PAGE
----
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Judge blocks Biden administration's new rules for asylum-seekers at the border

A migrant in Ciudad Juárez, Mexico, displays the CBP One app used to apply for an appointment to claim asylum in the U.S.
Gilles Clarenne
AFP via Getty Images
A migrant in Ciudad Juárez, Mexico, displays the CBP One app used to apply for an appointment to claim asylum in the U.S.

Updated July 25, 2023 at 8:13 PM ET

A federal judge has blocked the Biden administration's new rules for asylum-seekers at the U.S.-Mexico border.

U.S. District Judge Jon Tigar in Oakland, Calif., found the rules unlawful because they impose conditions on asylum-seekers that Congress did not intend.

Tigar stayed his own ruling for 14 days, giving the Biden administration a chance to appeal before it takes effect.

The asylum rules, which took effect in May, make it harder for migrants to get asylum if they cross the border illegally after passing through Mexico or another country without seeking protection there first.

Tigar wrote that "noncitizens who enter between ports of entry, using a manner of entry that Congress expressly intended should not affect access to asylum."

The judge's decision was not unexpected. At a hearing last week, Tigar joked that he heard somewhere that "2023 was going to be a big year for sequels." Tigar blocked a similar policy during the Trump administration, and immigrant advocates had urged him to do the same in this case.

Immigrant advocates hailed that ruling as an important victory for asylum-seekers.

"The court got it right," said Melissa Crow, director of litigation at the Center for Gender & Refugee Studies, which helped bring the lawsuit. "President Biden's asylum ban violates our laws and makes a mockery of our asylum system."

The union that represents asylum officers at U.S. Citizenship and Immigration Services, who conduct initial screening interviews with asylum-seekers, also celebrated the judge's ruling.

"U.S. and international law does not give the government the authority to deter bona fide refugees from seeking asylum or place them at risk of harm if returned to the countries from which they fled," said Michael Knowles, a spokesman for the American Federation of Government Employees Council 119, which represents the asylum officers.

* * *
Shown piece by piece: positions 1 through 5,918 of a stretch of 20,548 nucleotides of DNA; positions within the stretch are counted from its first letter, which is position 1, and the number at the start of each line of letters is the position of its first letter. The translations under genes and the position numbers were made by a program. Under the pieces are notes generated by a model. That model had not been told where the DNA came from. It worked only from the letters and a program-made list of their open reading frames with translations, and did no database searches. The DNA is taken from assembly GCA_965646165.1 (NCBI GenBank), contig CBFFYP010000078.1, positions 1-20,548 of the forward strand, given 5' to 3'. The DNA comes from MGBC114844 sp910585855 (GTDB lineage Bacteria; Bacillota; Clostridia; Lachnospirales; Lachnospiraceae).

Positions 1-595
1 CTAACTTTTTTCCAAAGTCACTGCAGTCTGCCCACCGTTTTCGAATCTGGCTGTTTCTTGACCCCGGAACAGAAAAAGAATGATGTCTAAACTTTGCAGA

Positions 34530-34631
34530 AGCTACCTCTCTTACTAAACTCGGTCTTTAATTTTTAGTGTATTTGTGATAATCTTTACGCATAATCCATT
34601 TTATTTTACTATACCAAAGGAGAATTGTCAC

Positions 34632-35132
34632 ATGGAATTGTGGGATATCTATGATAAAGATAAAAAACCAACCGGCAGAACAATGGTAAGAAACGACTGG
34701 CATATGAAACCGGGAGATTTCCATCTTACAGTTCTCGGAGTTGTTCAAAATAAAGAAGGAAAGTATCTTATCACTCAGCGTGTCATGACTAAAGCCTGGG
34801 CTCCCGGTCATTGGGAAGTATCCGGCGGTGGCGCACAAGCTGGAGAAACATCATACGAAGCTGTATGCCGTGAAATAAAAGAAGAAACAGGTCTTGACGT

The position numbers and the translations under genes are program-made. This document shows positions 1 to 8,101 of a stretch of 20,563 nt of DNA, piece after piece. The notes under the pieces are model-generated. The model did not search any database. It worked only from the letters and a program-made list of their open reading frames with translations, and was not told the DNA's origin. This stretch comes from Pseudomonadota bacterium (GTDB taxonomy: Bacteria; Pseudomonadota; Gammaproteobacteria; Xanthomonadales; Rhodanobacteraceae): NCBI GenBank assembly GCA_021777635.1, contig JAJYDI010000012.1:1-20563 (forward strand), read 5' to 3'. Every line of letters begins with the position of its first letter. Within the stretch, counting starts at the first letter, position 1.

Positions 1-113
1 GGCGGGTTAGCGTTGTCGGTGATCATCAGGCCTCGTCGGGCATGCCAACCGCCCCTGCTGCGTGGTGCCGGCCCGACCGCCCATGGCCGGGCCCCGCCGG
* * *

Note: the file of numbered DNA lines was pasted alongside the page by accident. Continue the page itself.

At the hearing last week, a lawyer for the Justice Department argued that the Biden administration's policy is different from the Trump-era version, in part because it's paired with new legal pathways for migrants seeking protection.

The Justice Department immediately said it would appeal the ruling.

"The Justice Department disagrees with the district court's ruling today," a DOJ spokesperson wrote in a statement, calling the policy a "lawful exercise of the broad authority granted by the immigration laws."

The number of migrants crossing the border illegally dropped sharply in May and June, after the new rule took effect. The Biden administration says the decline is due in part to the new asylum rules — along with a mobile app called CBP One, which migrants can use to schedule interviews at official ports of entry, the first step toward filing a claim for asylum.

The Biden administration's border policies have also been challenged in court by Republican-led states. They argue that immigration authorities are releasing too many migrants into the country to pursue their asylum claims.

Copyright 2023 NPR. To see more, visit https://www.npr.org.

Joel Rose is a correspondent on NPR's National Desk. He covers immigration and breaking news.